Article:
Cities, by and large, want to grow. But with growth can come new challenges.
Seattle and San Francisco, for example, saw a housing crisis emerge as the tech boom sent the cost of living sky high – leading many middle- and lower-income residents to feel priced out.
Tacoma is experiencing some of those pressures, too. But Ali Modarres says the city has an opportunity right now to avoid big problems other communities have seen as they’ve grown.
“I see massive levels of change,” he said. “And this change can be done in a sustainable manner, it can be done in a Tacoma way as opposed to a generic way.”
Modarres is director of the urban studies program at the University of Washington Tacoma, and has spent years studying how cities change and grow, how they sometimes get it wrong, and how Tacoma might be able to do it the right way. He and KNKX All Things Considered host Ed Ronco went for a walk in a neighborhood near the Tacoma Dome.
On how cities tend to grow: “It tends to be condo-driven. It seems to be retail on the first floor, and then we have more and more of the same kind of cookie-cutter style of development. The one thing Tacoma can do is begin to avoid that, purposefully. Given its history, given its knowledge of its communities, it has to be a city in which the focus is not entirely on money and the new people – it is on money, new people, and the people who have been here.”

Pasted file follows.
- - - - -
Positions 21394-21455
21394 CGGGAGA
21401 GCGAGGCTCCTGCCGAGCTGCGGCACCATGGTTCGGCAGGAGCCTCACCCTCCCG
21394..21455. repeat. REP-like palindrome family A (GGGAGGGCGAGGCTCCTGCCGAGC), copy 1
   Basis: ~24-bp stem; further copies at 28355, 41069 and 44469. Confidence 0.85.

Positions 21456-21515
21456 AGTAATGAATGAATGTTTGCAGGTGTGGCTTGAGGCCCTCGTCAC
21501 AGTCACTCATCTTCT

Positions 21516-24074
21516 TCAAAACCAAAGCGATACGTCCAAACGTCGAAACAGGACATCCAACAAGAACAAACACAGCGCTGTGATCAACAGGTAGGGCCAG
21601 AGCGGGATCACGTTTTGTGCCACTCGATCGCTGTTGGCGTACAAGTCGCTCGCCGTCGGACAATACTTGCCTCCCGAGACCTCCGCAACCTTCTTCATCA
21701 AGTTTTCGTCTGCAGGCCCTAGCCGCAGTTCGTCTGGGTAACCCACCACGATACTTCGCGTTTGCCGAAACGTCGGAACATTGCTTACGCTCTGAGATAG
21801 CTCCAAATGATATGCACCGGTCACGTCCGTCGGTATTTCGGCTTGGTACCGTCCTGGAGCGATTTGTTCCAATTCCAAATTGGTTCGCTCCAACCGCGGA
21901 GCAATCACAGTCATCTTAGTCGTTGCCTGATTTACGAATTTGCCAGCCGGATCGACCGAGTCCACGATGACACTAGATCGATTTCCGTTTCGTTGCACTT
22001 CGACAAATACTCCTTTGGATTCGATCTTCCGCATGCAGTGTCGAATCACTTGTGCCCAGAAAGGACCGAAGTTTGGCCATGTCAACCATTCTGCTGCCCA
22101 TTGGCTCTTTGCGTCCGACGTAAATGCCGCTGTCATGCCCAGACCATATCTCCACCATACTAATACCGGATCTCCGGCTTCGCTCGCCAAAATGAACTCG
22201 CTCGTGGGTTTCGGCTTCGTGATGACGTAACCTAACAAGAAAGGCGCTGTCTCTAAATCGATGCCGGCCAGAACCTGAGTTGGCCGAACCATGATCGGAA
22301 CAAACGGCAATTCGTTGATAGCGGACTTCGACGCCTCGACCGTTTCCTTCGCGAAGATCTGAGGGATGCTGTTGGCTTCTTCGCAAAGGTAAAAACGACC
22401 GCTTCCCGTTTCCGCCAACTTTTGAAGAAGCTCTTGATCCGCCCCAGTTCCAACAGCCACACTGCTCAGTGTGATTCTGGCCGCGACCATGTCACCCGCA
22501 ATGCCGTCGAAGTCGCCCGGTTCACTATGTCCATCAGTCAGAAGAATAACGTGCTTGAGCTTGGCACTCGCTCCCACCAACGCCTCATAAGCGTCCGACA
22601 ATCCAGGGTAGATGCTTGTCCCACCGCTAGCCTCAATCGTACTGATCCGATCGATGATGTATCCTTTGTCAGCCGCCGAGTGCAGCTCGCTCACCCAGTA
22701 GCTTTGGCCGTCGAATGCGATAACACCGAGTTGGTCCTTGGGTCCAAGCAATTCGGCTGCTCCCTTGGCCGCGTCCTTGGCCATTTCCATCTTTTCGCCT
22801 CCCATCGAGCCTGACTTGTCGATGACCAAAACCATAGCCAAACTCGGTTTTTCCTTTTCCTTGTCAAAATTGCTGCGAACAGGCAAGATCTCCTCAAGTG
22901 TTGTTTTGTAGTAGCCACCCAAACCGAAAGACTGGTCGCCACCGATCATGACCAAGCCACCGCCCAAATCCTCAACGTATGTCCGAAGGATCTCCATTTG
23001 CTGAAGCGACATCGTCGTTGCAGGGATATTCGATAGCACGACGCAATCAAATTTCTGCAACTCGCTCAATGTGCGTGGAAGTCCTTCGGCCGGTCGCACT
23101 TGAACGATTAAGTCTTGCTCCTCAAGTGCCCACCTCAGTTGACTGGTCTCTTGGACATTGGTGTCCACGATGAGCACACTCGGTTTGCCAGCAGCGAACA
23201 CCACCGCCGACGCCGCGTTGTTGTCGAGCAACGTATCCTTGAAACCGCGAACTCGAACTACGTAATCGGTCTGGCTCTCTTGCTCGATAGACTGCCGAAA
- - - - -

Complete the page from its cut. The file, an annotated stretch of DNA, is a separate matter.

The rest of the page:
On his first impressions of Tacoma: “I couldn’t understand I-705. Every piece of the built environment wants to tell you a story, and 705 told me a story, and that is: There must have been a time in downtown Tacoma that things were in a particular way, that the good people of Tacoma decided to bypass it by building a freeway. It was an avoidance of downtown, the way I saw it. Also, the civil engineers to built I-5 they were not nice to Tacoma. … We are the world of visibility now. We can go beyond the built infrastructures of the 20th century and shine. And I think what makes Tacoma unique is it’s ready for its moment.”
On displacing longtime residents: “As we begin to think about light rail and its extension, we know that in many cities light rail has been the instigator of gentrification and instigator of community changes. This is the moment for us to begin to invest in the very neighborhoods the light rail will touch.
"We do not want to create a condition in which one group of people is replaced by another just to show us that we are prosperous now. We can’t succeed by displacing. We will have more money, but we won’t succeed. We need to be supporting these small businesses who are there for us in the hard times. In the prosperous time they need to be there as well, because it is as much their place as ours.”